Not surprisingly, the health effects of the 2010 Gulf of Mexico oil spill continue to claim victims. This time, said Science Daily, an emerging study reveals that fetal exposure to one of the chemicals found in crude oils is linked with increased risks for congenital heart disease (CHD).
The study was presented late last week at the Pediatric Academic Societies (PAS) yearly meeting and indicated that infants exposed, in utero, to this chemical, which can be found in cleaning agents and spot removers, were at increased risk said Science Daily. CHD has been suspected with certain environmental exposures; lab studies with animals point to some chemicals causing CHD, a heart structure and function problem caused by prenatal abnormal cardiac development, wrote Science Daily.
“Congenital heart disease is a major cause of childhood death and life-long health problems,” said D. Gail McCarver, MD, FAAP, quoted Science Daily. Dr. McCarver is the studyâ€™s lead author and professor of pediatrics at the Medical College of Wisconsin and Children’s Research Institute, Milwaukee. “Thus, identifying risk factors contributing to CHD is important to public health,” Dr. McCarver added.
Dr. McCarver and her team were looking at human fetal exposure to solvents and if exposure increases the risk for CHD. The team tested samples of meconiumâ€”fetal stoolâ€”from 135 newborns diagnosed with and 432 newborns diagnosed without CHD, wrote Science Daily. For this study, 17 compounds were measured in meconium with testing methods typically used to â€œdetect very low levels of chemicals.â€ Data collected also included family histories for CHD; mothersâ€™ use of alcohol, tobacco, drugs, and vitamins; and mother and infant racial information, wrote Science Daily.
There are chromosomal defects linked to CHD. Infants with this abnormality and infants borne to diabetic mothers were excluded, said Science Daily, which added that the results indicated that 82 percent of the babies tested positive for intrauterine exposure to at least one of the solvents tested. The study found white babies exposed in utero to ethyl benzene experienced a four-fold increased risk of CHD. Exposure to trichloroethylene was associated with CHD risks, as well: A two-fold increased risks in white infants and an eight-fold increased risk in black infants, said Science Daily.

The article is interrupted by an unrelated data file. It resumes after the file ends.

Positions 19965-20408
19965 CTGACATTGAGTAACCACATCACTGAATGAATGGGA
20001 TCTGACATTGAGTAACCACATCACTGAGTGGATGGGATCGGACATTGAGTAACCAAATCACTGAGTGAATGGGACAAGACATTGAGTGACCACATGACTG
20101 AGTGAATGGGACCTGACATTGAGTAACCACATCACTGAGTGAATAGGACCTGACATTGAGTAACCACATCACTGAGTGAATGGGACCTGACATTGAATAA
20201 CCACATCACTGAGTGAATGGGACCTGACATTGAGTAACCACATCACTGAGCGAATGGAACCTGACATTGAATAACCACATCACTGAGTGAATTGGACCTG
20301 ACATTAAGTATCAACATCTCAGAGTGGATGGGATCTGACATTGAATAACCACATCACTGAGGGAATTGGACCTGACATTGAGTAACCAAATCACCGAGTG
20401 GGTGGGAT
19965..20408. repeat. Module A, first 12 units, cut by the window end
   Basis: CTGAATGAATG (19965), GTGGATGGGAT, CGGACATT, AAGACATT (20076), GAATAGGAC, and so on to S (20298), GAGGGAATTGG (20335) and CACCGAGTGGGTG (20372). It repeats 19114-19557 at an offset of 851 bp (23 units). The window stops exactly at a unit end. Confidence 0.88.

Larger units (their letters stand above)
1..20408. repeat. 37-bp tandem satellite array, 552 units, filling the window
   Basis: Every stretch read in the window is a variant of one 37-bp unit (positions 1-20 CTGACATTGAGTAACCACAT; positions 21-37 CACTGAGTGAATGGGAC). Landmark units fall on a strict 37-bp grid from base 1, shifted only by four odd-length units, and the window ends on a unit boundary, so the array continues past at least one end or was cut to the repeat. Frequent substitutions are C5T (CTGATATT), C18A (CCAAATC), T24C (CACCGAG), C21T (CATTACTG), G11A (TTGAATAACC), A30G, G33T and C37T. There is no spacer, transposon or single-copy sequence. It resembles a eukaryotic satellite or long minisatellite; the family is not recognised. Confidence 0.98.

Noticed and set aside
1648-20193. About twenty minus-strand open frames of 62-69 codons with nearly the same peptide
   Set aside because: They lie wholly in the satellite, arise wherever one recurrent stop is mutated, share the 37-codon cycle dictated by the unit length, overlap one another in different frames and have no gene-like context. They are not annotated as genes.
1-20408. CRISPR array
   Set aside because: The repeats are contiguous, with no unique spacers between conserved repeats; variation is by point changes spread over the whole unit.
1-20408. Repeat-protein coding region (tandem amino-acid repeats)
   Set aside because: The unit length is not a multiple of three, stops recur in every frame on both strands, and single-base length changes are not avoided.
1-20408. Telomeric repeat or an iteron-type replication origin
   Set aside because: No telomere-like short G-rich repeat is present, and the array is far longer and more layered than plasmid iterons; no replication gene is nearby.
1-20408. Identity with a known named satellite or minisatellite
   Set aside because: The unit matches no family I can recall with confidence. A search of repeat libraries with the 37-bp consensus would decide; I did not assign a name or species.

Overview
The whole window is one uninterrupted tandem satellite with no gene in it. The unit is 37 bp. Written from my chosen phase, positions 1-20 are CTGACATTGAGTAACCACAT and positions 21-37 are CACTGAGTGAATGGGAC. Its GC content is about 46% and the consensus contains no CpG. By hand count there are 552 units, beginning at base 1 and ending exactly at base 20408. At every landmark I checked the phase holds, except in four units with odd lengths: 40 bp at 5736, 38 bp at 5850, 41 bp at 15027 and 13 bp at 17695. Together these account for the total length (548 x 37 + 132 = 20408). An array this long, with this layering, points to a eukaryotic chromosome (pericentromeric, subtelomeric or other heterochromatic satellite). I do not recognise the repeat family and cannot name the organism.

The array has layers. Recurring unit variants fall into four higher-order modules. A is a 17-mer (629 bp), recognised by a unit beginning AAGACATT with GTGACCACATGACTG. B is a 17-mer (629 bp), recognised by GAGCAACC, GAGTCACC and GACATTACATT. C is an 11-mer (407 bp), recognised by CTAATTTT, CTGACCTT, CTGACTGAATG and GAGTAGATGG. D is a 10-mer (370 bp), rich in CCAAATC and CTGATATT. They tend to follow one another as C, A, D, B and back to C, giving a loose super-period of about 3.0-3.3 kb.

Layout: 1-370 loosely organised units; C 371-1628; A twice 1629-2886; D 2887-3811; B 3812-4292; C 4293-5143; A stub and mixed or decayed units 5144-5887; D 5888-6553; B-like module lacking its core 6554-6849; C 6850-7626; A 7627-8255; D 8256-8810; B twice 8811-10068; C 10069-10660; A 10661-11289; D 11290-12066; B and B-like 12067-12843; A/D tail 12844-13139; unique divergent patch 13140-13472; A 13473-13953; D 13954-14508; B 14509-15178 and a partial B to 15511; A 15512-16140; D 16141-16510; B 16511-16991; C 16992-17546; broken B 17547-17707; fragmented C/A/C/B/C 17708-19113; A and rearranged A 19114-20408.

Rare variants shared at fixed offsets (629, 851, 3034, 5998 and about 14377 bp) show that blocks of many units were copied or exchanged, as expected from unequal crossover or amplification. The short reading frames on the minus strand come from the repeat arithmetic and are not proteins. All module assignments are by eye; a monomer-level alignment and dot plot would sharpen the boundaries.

“This is the first report that exposure to ethyl benzene, a compound present in crude oil, was associated with CHD,” Dr. McCarver said, quoted Science Daily. “The association with ethyl benzene exposure is concerning, particularly considering recent oil spills,” she added.
The BP oil spill began on April 20, 2010 with an explosion aboard the Deepwater Horizon oil rig that killed 11 men. Attempts to staunch the gusher failed, until a cap was successfully deployed over the undersea well on July 15. By that time, roughly 4.4 million barrels of oil had spilled into the Gulf of Mexico. The BP oil spill, which now ranks as the largest offshore oil disaster in U.S. history, paralyzed important segments of the Gulf Coastâ€™s economy, including seafood and tourism.
During the BP oil spill cleanup, more than a million gallons of oil dispersants were used with unknown health consequences, something that hadnâ€™t occurred in previous oil spills. There are over 200 chemicals in oil, many of which are toxic, including the carcinogen benzene.
This recent study adds weight to ongoing worries regarding both benzene and trichloroethylene (TCE). “This is of particular importance because TCE is a commonly used degreasing agent… TCE also has been the most common chemical identified around hazardous waste sites,” Dr. McCarver said, quoted Science Daily.